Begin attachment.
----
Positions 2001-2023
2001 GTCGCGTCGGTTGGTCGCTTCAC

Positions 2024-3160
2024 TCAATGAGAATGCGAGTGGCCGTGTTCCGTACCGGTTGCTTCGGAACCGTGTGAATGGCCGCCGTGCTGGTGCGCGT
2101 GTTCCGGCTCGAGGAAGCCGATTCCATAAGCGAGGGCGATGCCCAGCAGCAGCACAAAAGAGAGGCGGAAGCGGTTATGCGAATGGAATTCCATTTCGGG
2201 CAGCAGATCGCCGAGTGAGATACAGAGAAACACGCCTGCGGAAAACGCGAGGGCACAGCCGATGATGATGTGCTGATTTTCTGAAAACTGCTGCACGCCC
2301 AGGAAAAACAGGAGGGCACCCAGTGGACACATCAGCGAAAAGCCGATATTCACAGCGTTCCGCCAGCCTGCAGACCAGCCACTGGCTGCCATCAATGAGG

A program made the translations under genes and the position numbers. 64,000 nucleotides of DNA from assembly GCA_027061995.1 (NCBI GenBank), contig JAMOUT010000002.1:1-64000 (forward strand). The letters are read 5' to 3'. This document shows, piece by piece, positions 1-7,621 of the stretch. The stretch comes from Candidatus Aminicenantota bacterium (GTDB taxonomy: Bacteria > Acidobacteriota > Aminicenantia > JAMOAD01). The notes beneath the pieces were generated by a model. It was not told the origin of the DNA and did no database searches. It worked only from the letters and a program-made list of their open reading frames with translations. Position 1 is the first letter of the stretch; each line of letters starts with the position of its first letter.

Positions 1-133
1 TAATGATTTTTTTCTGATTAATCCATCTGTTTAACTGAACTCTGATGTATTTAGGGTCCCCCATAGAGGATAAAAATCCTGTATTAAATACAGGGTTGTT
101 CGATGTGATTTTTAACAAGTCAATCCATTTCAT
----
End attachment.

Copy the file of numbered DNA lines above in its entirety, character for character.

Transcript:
Positions 2001-2023
2001 GTCGCGTCGGTTGGTCGCTTCAC

Positions 2024-3160
2024 TCAATGAGAATGCGAGTGGCCGTGTTCCGTACCGGTTGCTTCGGAACCGTGTGAATGGCCGCCGTGCTGGTGCGCGT
2101 GTTCCGGCTCGAGGAAGCCGATTCCATAAGCGAGGGCGATGCCCAGCAGCAGCACAAAAGAGAGGCGGAAGCGGTTATGCGAATGGAATTCCATTTCGGG
2201 CAGCAGATCGCCGAGTGAGATACAGAGAAACACGCCTGCGGAAAACGCGAGGGCACAGCCGATGATGATGTGCTGATTTTCTGAAAACTGCTGCACGCCC
2301 AGGAAAAACAGGAGGGCACCCAGTGGACACATCAGCGAAAAGCCGATATTCACAGCGTTCCGCCAGCCTGCAGACCAGCCACTGGCTGCCATCAATGAGG

A program made the translations under genes and the position numbers. 64,000 nucleotides of DNA from assembly GCA_027061995.1 (NCBI GenBank), contig JAMOUT010000002.1:1-64000 (forward strand). The letters are read 5' to 3'. This document shows, piece by piece, positions 1-7,621 of the stretch. The stretch comes from Candidatus Aminicenantota bacterium (GTDB taxonomy: Bacteria > Acidobacteriota > Aminicenantia > JAMOAD01). The notes beneath the pieces were generated by a model. It was not told the origin of the DNA and did no database searches. It worked only from the letters and a program-made list of their open reading frames with translations. Position 1 is the first letter of the stretch; each line of letters starts with the position of its first letter.

Positions 1-133
1 TAATGATTTTTTTCTGATTAATCCATCTGTTTAACTGAACTCTGATGTATTTAGGGTCCCCCATAGAGGATAAAAATCCTGTATTAAATACAGGGTTGTT
101 CGATGTGATTTTTAACAAGTCAATCCATTTCAT